Dedicated to improving education and debate in medical ethics

As a charitable organisation we promote and support the impartial study and understanding of medical ethics and its integration into clinical practice through education, research, and publication.

Another successful IME virtual seminar with guest speaker @KavitaShahArora discussing co-authored recent article in @JME_BMJ.
If you missed it, the recording is now live on our website:
https://ime-uk.org/events-and-news/news/ethical-challenges-for-womens-healthcare-highlighted-by-the-covid-19-pandemic-video-recording/

https://jme.bmj.com/content/47/2/69

Proportionate force or restraint can be used in order to force a woman, suffering from agoraphobia, to attend hospital to give birth- a decision reached in her best interests. Was the right decision reached?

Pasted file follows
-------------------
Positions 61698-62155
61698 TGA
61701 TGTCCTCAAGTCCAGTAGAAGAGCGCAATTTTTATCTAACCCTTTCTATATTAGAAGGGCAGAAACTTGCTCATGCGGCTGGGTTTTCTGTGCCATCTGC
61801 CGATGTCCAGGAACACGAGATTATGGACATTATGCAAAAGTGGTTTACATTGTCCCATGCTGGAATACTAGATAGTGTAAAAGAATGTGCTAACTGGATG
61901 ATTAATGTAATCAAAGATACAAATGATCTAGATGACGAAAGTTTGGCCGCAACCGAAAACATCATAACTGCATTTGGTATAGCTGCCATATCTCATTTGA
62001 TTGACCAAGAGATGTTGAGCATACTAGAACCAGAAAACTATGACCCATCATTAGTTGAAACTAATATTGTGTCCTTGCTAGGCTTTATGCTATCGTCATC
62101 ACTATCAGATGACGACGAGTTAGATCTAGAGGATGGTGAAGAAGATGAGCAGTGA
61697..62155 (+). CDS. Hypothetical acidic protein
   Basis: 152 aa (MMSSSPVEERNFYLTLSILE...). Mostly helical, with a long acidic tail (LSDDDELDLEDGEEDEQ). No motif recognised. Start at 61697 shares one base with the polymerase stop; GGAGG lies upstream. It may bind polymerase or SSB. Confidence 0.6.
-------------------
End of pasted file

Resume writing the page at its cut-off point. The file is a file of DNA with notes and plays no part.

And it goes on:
@RCObsGyn @Nuffbioethics @bmj_latest
https://www.theguardian.com/uk-news/2021/may/14/agoraphobic-pregnant-woman-can-be-forced-into-hospital-judge-rules

I wrote a piece on the inappropriateness of the (very) common expression "to consent a patient" in the BMJ a while ago. It is here: https://bit.ly/3w8vN58. As is the case for 99.9% of my articles, I suspect it made no a jot of difference in real life! Oh well. https://twitter.com/philippa_uk/status/1392979817163853826

Philippa Hammond@philippa_uk

@DanielSokol9 I don't like the linguistic suggestion that 'consent' is something you do to a patient.

It's something we give you after you have given us full, open, honest, truthful facts.

You don't do that = we can't consent.

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